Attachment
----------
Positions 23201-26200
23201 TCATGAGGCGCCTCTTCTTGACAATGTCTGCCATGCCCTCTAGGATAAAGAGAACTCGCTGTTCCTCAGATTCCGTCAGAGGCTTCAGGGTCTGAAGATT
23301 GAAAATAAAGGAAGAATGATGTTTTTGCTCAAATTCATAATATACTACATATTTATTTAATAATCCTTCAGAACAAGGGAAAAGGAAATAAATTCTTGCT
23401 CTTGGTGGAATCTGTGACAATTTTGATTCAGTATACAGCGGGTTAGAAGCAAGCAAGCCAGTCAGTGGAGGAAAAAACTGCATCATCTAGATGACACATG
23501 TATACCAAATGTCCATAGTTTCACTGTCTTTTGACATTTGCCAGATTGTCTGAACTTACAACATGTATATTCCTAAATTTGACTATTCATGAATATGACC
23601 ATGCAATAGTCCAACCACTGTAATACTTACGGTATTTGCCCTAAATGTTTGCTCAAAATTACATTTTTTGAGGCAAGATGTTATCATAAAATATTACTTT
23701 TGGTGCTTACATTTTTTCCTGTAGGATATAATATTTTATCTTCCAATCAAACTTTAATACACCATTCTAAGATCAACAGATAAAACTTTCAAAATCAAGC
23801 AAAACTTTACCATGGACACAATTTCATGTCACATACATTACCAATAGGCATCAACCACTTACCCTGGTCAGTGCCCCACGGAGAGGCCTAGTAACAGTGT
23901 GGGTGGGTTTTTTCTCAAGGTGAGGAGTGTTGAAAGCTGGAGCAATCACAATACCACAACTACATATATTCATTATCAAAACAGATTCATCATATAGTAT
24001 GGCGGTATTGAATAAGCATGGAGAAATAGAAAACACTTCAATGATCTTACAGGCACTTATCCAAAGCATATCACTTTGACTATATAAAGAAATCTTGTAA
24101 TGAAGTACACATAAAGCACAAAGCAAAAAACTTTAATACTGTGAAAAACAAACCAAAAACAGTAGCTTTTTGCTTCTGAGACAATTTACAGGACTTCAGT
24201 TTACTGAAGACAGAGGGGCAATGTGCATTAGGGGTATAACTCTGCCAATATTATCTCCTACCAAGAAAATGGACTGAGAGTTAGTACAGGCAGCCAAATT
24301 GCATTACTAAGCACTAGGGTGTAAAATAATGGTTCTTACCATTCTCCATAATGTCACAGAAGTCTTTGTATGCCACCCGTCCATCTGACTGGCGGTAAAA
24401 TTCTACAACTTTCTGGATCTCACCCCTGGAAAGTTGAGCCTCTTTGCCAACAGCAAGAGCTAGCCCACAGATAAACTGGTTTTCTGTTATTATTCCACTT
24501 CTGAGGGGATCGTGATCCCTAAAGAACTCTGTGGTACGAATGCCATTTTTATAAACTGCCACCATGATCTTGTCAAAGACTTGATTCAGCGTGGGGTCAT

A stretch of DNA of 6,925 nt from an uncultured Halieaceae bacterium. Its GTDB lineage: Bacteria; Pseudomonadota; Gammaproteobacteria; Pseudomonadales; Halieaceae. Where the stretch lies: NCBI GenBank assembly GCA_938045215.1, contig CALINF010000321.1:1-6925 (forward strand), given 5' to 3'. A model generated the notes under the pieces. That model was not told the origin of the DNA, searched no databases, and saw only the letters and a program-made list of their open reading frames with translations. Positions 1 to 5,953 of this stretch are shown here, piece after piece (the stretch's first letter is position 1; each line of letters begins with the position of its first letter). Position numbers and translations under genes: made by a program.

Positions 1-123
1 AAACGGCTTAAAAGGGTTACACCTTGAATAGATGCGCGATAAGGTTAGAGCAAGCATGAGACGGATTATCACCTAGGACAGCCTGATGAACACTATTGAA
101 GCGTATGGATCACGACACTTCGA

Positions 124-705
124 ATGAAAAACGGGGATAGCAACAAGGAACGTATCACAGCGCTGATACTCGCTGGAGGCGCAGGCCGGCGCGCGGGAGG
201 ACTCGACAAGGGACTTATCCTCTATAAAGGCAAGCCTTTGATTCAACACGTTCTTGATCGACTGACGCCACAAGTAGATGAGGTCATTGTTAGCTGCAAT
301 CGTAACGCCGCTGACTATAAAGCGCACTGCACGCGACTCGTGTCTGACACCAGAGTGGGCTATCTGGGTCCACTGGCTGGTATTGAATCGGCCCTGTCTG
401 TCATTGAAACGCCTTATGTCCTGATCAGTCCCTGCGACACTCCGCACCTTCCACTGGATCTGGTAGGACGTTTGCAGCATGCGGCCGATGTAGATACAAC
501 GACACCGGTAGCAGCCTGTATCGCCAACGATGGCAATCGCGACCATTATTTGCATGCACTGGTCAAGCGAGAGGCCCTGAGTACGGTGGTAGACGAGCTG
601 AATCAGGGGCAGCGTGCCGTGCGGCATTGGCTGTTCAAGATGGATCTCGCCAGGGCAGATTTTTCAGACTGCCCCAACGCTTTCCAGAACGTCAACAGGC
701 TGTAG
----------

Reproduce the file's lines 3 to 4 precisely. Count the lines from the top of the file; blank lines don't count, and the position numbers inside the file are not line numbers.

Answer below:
23301 GAAAATAAAGGAAGAATGATGTTTTTGCTCAAATTCATAATATACTACATATTTATTTAATAATCCTTCAGAACAAGGGAAAAGGAAATAAATTCTTGCT
23401 CTTGGTGGAATCTGTGACAATTTTGATTCAGTATACAGCGGGTTAGAAGCAAGCAAGCCAGTCAGTGGAGGAAAAAACTGCATCATCTAGATGACACATG